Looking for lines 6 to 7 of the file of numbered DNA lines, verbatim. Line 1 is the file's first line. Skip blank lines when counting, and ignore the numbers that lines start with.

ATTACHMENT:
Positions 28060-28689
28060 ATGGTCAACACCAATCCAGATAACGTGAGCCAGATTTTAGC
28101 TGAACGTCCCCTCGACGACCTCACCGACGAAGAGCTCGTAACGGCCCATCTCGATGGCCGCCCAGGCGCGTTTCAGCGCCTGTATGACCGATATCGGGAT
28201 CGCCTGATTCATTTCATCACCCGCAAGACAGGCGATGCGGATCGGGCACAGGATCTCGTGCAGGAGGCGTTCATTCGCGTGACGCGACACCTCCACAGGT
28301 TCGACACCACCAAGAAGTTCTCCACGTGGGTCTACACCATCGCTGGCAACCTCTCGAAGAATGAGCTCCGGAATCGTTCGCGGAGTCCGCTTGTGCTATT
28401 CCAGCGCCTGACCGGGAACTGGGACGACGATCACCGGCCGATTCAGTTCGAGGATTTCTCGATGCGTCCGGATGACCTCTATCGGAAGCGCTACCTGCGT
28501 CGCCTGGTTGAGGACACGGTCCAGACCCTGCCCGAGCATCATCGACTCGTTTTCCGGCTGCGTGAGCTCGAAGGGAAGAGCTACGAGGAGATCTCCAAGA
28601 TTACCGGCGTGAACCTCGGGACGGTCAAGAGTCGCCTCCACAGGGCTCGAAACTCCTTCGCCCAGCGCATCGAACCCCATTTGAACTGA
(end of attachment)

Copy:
28401 CCAGCGCCTGACCGGGAACTGGGACGACGATCACCGGCCGATTCAGTTCGAGGATTTCTCGATGCGTCCGGATGACCTCTATCGGAAGCGCTACCTGCGT
28501 CGCCTGGTTGAGGACACGGTCCAGACCCTGCCCGAGCATCATCGACTCGTTTTCCGGCTGCGTGAGCTCGAAGGGAAGAGCTACGAGGAGATCTCCAAGA